Definitive book on Gershwin should come with comfy chair

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Grab your coffee mug, intrepid readers of Howard Pollack’s “George Gershwin: His Life and Work.”

This exhaustive — and exhausting — study weighs almost three and a half pounds and occupies more than 900 pages. The notes alone fill 117 pages; the index 59 pages; the bibliography, seven pages.

Clearly, this is the definitive work on George Gershwin. It’s hard to imagine there could be anything to add to the Gershwin canon beyond what is covered in Pollack’s biography. Pollack is a professor of music at the University of Houston who previously published books on composers Aaron Copland and John Alden Carpenter.

Pollack divides the material into two parts, each of which could have made a separate book. The first section, “Life,” contains 11 chapters that deal with Gershwin’s family, musical education, relationship to popular music, work as a pianist, career in the theater, working methods, life style and character. “Work,” the longer second section, is a detailed analysis of Gershwin’s compositions, music, shows, recordings and critical writings.

Pollack’s comprehensive survey begins with Gershwin’s first work and ends with the pieces brought forth posthumously by Gershwin’s brother and lyricist, Ira. The presentation makes use of archival material, including manuscripts discovered in a Warner Brothers warehouse in 1982, 45 years after Gershwin’s death.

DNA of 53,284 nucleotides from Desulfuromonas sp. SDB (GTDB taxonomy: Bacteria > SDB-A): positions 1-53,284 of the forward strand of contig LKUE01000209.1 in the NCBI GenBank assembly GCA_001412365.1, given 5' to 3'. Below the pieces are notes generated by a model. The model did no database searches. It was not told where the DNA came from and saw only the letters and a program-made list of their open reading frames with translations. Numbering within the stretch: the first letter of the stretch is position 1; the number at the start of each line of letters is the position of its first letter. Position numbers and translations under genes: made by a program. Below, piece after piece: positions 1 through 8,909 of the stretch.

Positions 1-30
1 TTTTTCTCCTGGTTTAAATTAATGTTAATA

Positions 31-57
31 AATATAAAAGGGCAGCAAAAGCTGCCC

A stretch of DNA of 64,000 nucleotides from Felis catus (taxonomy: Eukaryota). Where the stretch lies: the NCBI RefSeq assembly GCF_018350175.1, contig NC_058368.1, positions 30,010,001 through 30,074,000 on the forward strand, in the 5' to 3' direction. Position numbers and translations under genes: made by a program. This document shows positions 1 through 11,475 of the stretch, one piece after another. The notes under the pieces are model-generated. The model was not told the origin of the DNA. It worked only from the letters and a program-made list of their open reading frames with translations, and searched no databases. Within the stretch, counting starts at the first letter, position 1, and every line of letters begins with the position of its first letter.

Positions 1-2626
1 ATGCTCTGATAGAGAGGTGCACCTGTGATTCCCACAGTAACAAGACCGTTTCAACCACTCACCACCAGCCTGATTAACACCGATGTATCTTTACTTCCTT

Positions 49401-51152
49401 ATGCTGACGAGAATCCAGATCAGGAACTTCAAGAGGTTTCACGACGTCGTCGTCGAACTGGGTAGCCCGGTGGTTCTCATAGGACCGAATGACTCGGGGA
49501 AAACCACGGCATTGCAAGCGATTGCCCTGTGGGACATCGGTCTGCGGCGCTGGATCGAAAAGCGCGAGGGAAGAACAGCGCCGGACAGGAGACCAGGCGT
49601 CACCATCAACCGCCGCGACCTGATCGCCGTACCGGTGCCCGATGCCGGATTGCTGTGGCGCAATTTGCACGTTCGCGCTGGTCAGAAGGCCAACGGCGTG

Pollack’s discussion of Gershwin’s Jewish identity and its reflection in his music is equivocal. On the one hand, he says Gershwin was “elusive about Jewish music.” On the other, Gershwin asserted that writing music requires “feeling a quality possessed to a great degree by the Jewish people.”

But Gershwin certainly was influenced by the Yiddish theater, and several commentators claim that the themes and the style of his music owe a good deal to Jewish culture. To a greater degree, Gershwin and the leading songwriters of the era were influenced by black music — to the point that jazz of the 1920s was said to be “Africanized Jewish music.”

Although Gershwin had many love affairs, he never married, in part because he “wanted a Jewish wife.” His mother, who ran an Orthodox home but didn’t attend synagogue or observe Jewish holidays, felt that “no woman was good enough for him.” Growing up on the Lower East Side, however, meant that Gershwin was raised in the midst of a vibrant Jewish community.

Unlike the second section of the book, which is presented chronologically, the biographical material is presented thematically, making for some repetition. But it thoroughly examines Gershwin’s tragically short life before he died of a brain tumor in 1937, at age 38.

Pollack examines the accusations that Gershwin was misdiagnosed, especially by his psychiatrist, Gregory Zilboorg, and suggests that an earlier diagnosis might have led to surgery before the tumor progressed. The discussion is inconclusive.

In “Work,” Pollak offers detailed documentation of Gershwin’s entire output, with a minute dissection of each piece and plot summaries of Gershwin’s Broadway shows. Music buffs are likely to find the section enlightening and interesting.

In all, the authoritative, well-researched book is an encyclopedic study of the man whose genius left a timeless mark on American music. Pollock is to be congratulated for his significant contribution to our understanding George Gershwin, the man and the musician.

“George Gershwin: His Life and Work” by Howard Pollack (909 pages, University of California Press, $39.95